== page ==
Recent evidence suggests that even relatively mild negative emotions that do not result in a loss of self-control can play a counterproductive role among normal individuals in some situations (Benartzi & Thaler, 1995). When gambles that involve some possible loss are presented one at a time, most people display extreme levels of risk aversion toward the gambles, a condition known as myopic loss aversion (Benartzi & Thaler, 1995). For example, most people will not voluntarily accept a 5050 chance to gain $200 or lose $150, despite the gamble's high expected return. Myopic loss aversion has been advanced as an explanation for the large number of individuals who prefer to invest in bonds, even though stocks have historically provided a much higher rate of return, a pattern that economists refer to as the equity premium puzzle (Narayana, 1996; Siegel & Thaler, 1997).

On the basis of research showing that patients with neurological disease that impairs their emotional responses take risks even when they result in catastrophic losses (Bechara et al., 1997), as well as anecdotal evidence that such patients may, under certain circumstances, behave more efficiently than normal subjects (Damasio, 1994), we hypothesized that these same patients would make more advantageous decisions than normal subjects (or than patients with neurological lesions that do not impair their emotional responses) when faced with the types of positive-expected-value gambles we have just highlighted. In other words, if myopic loss aversion does indeed have an emotional basis as suggested in the literature (Loewenstein, Weber, Hsee, & Welch, 2001), then any dysfunction in neural systems subserving emotion ought to result in reduced levels of risk aversion and, thus, lead to more advantageous decisions in cases in which risk taking is rewarded.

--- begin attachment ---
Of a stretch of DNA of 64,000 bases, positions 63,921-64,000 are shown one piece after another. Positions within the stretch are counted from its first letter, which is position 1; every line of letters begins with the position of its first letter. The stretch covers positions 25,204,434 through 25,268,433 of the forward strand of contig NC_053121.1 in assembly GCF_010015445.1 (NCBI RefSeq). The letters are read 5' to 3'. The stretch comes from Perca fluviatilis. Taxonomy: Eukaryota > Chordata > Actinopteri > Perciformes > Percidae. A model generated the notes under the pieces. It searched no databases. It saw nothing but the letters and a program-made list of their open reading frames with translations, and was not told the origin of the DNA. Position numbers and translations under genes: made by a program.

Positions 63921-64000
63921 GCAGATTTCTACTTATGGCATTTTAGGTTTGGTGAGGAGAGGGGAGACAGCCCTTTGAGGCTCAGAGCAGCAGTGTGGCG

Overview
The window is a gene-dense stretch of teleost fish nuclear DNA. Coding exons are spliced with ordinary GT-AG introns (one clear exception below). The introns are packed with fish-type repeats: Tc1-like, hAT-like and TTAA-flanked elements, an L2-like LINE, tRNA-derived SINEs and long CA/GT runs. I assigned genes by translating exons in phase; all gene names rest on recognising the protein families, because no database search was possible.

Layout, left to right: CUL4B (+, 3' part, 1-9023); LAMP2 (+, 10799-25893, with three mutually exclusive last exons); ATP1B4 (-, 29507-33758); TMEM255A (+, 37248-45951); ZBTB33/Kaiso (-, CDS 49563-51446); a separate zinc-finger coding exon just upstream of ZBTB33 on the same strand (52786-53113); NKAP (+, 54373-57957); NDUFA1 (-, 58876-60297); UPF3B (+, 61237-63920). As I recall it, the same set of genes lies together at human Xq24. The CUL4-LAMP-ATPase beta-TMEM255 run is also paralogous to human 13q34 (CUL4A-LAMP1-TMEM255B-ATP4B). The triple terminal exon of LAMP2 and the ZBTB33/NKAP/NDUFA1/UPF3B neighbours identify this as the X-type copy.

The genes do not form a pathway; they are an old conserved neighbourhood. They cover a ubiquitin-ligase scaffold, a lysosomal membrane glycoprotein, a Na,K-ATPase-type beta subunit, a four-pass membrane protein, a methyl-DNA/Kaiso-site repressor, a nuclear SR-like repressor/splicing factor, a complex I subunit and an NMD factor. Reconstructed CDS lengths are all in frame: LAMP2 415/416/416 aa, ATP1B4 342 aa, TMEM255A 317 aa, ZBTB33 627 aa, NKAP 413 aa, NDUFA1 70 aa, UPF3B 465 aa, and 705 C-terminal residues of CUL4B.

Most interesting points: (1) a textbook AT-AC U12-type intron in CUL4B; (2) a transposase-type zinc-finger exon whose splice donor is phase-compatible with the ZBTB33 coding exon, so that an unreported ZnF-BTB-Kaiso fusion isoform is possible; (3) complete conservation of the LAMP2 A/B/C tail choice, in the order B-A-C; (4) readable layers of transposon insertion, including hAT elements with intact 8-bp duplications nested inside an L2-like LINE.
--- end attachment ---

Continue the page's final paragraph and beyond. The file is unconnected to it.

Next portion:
To test our hypothesis, we developed a risky decision-making task that simulated real-life investment decisions in terms of uncertainties, rewards, and punishments. The task, closely modeled on a paradigm developed by Gneezy (1997) to demonstrate myopic loss aversion, was designed so that it would behoove participants to invest in every round because the expected value on each round was higher if one invested than if one did not. Our goal, then, was to demonstrate that an individual with a deficient emotional circuitry would experience less myopic loss aversion and make more advantageous decisions than an individual with an intact emotional circuitry. Such a finding would provide a new source of support for the idea that emotions play an important role in risk taking and risk aversion.